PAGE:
Can Medical Students Afford to Choose Primary Care? An Economic Analysis of Physician Education Debt Repayment
James A. Youngclaus, MS, Paul A. Koehler, PhD, Laurence J. Kotlikoff, PhD, and John M. Wiecha, MD, MPH
Academic Medicine. 88(1):16-25, January 2013.
About Medical Student Debt and Specialty Choice
Most U.S. medical school graduates have education debt—79% with $100,000 or more in 2012. In addition, the median level of education debt is increasing—up 5% from 2011-2012 to $170,000. Controlling for inflation, the average education debt for an indebted medical school graduate in 2011 was nearly 3.5 times what it was in 1978. Some discussions of physician specialty choice suggest that indebted medical students don’t choose primary care because repaying their debt seems economically unfeasible.
The authors analyzed whether a physician earning a typical primary care salary can repay the current median level of education debt and meet standard household expenses without incurring additional debt. The authors used comprehensive financial planning software to model the annual finances for a fictional physician’s household to compare the impact of various debt levels, repayment plans, and living expenses across three specialties. In total, they analyzed 384 different scenarios: 16 repayment plans at 4 different debt levels for 3 different career tracks in 2 different locations.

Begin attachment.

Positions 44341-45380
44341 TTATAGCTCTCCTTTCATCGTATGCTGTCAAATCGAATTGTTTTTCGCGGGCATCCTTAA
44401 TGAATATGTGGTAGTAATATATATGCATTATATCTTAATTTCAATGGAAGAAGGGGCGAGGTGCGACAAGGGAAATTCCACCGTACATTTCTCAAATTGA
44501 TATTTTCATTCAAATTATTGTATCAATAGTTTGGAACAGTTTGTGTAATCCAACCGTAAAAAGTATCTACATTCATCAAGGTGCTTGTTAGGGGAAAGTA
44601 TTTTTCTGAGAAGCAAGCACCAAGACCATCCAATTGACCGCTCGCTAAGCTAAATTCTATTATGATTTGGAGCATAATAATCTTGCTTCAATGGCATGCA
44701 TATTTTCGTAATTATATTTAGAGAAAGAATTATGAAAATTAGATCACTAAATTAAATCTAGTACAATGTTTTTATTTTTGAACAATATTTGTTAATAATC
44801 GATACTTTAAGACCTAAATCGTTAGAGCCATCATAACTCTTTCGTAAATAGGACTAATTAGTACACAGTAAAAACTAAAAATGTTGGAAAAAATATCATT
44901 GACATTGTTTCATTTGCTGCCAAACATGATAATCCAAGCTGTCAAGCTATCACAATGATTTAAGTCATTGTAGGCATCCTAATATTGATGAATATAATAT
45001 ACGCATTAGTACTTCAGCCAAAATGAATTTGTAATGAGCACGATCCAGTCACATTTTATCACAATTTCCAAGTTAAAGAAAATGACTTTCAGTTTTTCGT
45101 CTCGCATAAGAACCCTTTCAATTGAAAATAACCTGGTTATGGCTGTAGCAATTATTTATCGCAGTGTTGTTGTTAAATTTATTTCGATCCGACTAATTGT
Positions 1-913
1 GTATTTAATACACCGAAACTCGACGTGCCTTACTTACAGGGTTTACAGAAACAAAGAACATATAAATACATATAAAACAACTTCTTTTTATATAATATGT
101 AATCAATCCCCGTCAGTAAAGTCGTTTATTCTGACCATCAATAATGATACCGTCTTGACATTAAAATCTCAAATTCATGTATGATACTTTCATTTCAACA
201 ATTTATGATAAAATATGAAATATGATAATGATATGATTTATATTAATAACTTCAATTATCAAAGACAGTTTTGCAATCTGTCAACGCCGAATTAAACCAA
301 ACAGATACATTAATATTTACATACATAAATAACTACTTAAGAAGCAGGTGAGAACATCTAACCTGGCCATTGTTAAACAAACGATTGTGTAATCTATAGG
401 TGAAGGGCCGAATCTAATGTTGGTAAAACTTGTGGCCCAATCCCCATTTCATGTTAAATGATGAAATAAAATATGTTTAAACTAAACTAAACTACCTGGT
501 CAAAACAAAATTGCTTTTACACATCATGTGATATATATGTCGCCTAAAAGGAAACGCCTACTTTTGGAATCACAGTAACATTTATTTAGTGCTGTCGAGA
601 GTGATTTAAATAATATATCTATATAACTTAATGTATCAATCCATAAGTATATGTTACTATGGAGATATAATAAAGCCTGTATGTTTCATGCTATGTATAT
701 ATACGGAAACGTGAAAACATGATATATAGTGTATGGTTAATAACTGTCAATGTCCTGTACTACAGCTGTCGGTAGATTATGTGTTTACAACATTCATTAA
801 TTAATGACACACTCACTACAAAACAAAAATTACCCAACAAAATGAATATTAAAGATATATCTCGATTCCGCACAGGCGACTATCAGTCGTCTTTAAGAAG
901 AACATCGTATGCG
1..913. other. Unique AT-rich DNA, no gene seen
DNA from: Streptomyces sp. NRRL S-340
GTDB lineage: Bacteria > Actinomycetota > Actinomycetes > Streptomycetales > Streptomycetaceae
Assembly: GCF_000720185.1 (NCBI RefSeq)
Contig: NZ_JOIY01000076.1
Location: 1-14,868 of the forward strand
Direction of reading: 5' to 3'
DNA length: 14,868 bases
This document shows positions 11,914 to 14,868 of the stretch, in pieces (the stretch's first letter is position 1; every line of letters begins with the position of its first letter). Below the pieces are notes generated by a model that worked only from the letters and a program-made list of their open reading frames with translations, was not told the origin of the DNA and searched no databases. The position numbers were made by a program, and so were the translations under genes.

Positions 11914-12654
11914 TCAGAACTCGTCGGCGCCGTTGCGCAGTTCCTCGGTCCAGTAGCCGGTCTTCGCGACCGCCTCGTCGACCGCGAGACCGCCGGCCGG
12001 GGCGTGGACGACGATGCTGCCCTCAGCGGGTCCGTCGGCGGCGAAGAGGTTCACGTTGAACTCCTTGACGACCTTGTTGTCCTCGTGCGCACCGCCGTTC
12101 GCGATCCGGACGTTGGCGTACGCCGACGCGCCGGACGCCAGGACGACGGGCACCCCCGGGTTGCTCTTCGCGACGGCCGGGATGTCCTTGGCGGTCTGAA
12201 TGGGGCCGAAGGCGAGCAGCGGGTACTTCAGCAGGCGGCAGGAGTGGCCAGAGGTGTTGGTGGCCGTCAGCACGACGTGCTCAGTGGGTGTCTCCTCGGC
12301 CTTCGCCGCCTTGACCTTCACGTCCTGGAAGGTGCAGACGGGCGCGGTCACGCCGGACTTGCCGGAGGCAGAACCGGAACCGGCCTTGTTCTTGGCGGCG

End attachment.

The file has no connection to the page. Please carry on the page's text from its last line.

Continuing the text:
- Based on the authors’ data, can indebted medical students afford to choose primary care?
- What future research is needed to confirm or disprove theories that debt level affects specialty choice decisions?
- Does a suitable model for a successful loan repayment or forgiveness program exist for trainees in another field? If so, identify the program and what academic medicine could learn from it.
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